Aides: Christie Wasn’t Told of Memo Blasting Wildstein’s High School Years


When former New Jersey Gov. Chris Christie aide David Wildstein’s attorney floated the possibility that “evidence exists” which may cast doubt on the governor’s statements during a marathon January 9 press conference, Christie’s office hit back hard. The governor’s office fired back at Wildstein’s accusations with attacks on the fired aide’s integrity and even his record in high school – a move widely greeted in the press as an excessive attack on Wildstein’s character. According to a report in POLITICO on Friday, Christie’s aides never bothered to run that counterattack by the governor before sending it off to the media.

“Christie’s aides did not run the document – which took the extraordinary step of highlighting incidents from Wildstein’s high school days – by the governor before they sent it out, according to two people familiar with the matter,” POLITICO reports on Friday. “Instead, someone tucked the high school lines into a daily briefing email to the governor’s supporters, and blasted it out earlier than planned. Another round of unflattering news coverage ensued.”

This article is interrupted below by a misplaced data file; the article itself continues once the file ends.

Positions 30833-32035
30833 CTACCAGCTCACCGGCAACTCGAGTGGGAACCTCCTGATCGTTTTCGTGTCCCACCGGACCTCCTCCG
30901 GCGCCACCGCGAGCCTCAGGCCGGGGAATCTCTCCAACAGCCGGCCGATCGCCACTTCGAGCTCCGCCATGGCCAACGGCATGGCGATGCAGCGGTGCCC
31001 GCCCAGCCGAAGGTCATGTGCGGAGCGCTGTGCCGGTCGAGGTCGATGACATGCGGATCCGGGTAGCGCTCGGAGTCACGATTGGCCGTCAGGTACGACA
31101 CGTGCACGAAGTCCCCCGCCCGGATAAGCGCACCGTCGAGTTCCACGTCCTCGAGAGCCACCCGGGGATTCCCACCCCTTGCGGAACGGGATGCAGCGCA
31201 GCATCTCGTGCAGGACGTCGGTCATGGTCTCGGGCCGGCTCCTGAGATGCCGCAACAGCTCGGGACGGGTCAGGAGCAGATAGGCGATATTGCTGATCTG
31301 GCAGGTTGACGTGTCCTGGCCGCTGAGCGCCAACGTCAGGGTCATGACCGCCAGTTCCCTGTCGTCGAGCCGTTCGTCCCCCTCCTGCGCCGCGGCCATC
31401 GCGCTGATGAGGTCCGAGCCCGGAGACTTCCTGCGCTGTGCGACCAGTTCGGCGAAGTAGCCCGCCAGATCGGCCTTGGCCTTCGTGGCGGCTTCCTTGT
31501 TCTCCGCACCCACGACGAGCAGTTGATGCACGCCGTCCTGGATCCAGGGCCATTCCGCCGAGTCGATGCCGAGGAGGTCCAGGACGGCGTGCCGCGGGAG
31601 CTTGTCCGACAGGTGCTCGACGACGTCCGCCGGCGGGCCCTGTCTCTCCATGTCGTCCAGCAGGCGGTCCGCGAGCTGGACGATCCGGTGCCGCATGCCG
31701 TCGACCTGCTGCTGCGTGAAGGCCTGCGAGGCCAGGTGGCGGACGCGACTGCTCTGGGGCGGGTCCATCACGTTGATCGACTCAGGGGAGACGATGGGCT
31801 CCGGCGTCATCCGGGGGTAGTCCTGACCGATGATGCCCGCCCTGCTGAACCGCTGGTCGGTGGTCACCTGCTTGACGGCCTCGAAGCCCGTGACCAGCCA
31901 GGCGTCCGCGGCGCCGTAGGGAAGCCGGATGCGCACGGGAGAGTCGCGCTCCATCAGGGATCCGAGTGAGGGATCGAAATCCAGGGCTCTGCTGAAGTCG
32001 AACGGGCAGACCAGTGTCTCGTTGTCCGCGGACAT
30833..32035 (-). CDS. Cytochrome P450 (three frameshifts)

RELATED: Chuck Todd: Christie’s Response to Wildstein Revelation Makes Him ‘Look More Guilty’

POLITICO submits that this latest episode “illustrates Christie’s struggles over the past month to regain his political footing amid a swirl of scandal.” The report observes that Christie was widely perceived to be a competent executive in command of his subordinates before the scandal, an impression of the governor which fewer share today.

The aura of authority surrounding Christie has given way to a feeling among his aides and allies that they are operating in new and unsettling territory, reacting to new twists in the scandal instead of driving events themselves.

Read the full report via POLITICO

[Photo via AP]

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An experienced broadcaster and columnist, Noah Rothman has been providing political opinion and analysis to a variety of media outlets since 2010. His work has appeared in a number of political opinion journals, and he has shared his insights with television and radio personalities across the country.